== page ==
At the first meeting of the Lindenwood Alliance after Hurricane Sandy, President Joann Ariola and other officials updated the members on the group’s post-hurricane efforts in the community.
Deputy Inspector Thomas Pascale, commanding officer of the 106th Precinct, attended the meeting to discuss the NYPD’s response to the storm. He said that during the hurricane and blackout that followed, officers worked a 12-hour shift which, with additional officers from the Bronx and the overlapping shifts, gave him the ability to assign 50 police officers in addition to the supervisors to the Howard Beach community at night.
The inspector acknowledged a rise in crime during the hurricane. He said a couple of businesses were burglarized as were some residences where people had evacuated.
Pascale said there was no looting in Howard Beach, though there were many 911 calls of suspicious people in the neighborhood with flashlights walking down the street and people in backyards, activity which turned out to be nothing illegal. He thanked the residents for the calls on reporting their suspicions.
Pascale asked residents with uninsured cars destroyed by the hurricane to remove the vehicles from the street.
“We don’t have the assests to take those cars off the road,” Pascale said.
Assemblyman Phil Goldfeder (D-Far Rockaway) also attended the meeting.
Goldfeder, who lives in Rockaway, said that his home sustained significant damage and that about 85 percent of his district was damaged by either water or fire.
“Three generations of memories were lost,” Goldfeder said of what he suffered personally. “The trauma is so deep.”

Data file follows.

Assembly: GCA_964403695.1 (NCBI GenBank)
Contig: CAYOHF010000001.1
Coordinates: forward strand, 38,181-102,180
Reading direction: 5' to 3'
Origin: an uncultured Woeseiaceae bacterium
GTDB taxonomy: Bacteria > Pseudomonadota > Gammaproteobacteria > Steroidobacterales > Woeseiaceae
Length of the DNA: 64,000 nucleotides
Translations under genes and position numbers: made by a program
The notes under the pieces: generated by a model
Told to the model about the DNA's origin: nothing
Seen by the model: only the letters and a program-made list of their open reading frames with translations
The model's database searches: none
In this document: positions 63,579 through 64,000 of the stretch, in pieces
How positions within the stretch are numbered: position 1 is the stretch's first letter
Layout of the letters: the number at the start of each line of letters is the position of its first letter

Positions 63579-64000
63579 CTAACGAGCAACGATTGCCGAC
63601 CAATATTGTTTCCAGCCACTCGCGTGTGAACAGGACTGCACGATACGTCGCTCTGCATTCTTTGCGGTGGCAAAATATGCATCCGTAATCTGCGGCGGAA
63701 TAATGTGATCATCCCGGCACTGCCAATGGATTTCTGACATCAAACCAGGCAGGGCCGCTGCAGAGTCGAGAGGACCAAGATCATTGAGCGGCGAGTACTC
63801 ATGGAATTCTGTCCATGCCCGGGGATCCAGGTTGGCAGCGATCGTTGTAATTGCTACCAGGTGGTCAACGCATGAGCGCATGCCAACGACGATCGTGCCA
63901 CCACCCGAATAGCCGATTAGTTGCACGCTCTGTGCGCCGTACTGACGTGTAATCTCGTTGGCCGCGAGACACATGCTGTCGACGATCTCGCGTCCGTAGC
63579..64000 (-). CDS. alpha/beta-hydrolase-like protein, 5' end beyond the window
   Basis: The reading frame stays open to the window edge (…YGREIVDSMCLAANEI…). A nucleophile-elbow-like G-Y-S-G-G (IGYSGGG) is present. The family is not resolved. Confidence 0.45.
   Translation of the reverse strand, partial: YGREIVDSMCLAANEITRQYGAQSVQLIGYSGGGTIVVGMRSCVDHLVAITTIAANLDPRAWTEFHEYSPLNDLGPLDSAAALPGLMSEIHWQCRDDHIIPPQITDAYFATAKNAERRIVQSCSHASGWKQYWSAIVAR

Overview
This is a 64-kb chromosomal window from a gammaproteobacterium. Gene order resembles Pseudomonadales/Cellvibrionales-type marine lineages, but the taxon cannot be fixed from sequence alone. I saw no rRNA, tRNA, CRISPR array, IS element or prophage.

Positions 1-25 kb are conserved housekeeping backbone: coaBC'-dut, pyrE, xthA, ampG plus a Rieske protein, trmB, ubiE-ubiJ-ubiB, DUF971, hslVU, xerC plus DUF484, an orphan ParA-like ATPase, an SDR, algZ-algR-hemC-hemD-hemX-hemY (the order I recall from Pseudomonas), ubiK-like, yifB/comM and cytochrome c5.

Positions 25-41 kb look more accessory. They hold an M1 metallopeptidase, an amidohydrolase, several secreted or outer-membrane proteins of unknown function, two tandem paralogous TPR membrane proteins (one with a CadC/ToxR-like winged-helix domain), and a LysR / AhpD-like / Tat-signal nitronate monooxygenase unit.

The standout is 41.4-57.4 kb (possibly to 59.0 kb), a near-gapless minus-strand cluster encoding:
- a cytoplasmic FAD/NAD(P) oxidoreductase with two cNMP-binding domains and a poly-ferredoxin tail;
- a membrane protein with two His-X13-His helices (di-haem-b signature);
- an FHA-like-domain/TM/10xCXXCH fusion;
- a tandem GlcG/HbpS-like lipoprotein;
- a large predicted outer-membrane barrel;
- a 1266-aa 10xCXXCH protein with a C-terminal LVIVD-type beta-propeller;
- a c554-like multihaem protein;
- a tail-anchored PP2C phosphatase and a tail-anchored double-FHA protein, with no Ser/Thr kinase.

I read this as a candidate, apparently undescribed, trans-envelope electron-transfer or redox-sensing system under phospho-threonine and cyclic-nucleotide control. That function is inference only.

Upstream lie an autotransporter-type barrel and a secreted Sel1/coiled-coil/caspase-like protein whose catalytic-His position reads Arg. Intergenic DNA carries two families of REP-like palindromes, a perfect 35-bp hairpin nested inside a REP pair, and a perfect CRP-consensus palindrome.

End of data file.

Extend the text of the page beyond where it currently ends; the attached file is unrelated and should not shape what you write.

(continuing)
The assemblyman said he had intended to stay in his home during the hurricane but was forced to evacute as 4 feet of water rushed into his basement. He found refuge in the 101st Precinct in Rockaway and spent four days living there.
“Just to see the sheer impact and how people put themselves out there on the line to help other people — for me it’s just so important to say thank you to everybody,” said Goldfeder.
Lindenwood resident Sheila Shale commented that the community was very fortunate that Waldbaum’s and Tuscany Deli and the bank had power. She asked if there was a backup plan in place should power be knocked out on the scale of Hurricane Sandy again.
“That’s perhaps, something that we should think about because without Waldbaum’s and the laundromat and Chase Bank and Tuscany this whole neighborhood would be totally and literally at a standstill,” said Shale.
Joe Trotta, representing the Lindenwood Shopping Center, said management there was looking into a natural gas generator and where it would be placed.
Ariola discussed the Alliance’s charity drive and donation center for hurricane victims and the group’s donation to the River Fund and how the Fund helps the community.
She said a contribution will be made to the Rockwood Park Jewish Center, which suffered over $1 million in damage from the storm and has provided free meeting space to the group.
She also related that the Alliance has received gifts cards from Waldbaum’s and Target which will be distributed to area victims of the hurricane.
Ariola said her organization will be making a donation to the River Fund which has also provided turkeys and other foodstuffs to the community.
“The River Fund was a ‘Storm Angel,’” Ariola said.
The Alliance will also be sponsoring families through Tuscany Deli’s “Adopt-a-Family” program. Marly Gurino, co-owner of the deli, said she had received over $4,000 in cash contributions for the program.
Also, a bit of good news after the hurricane was reported:
“Laura,” the homeless woman on Cross Bay Boulevard, survived the hurricane and is believed to now be living in a shelter.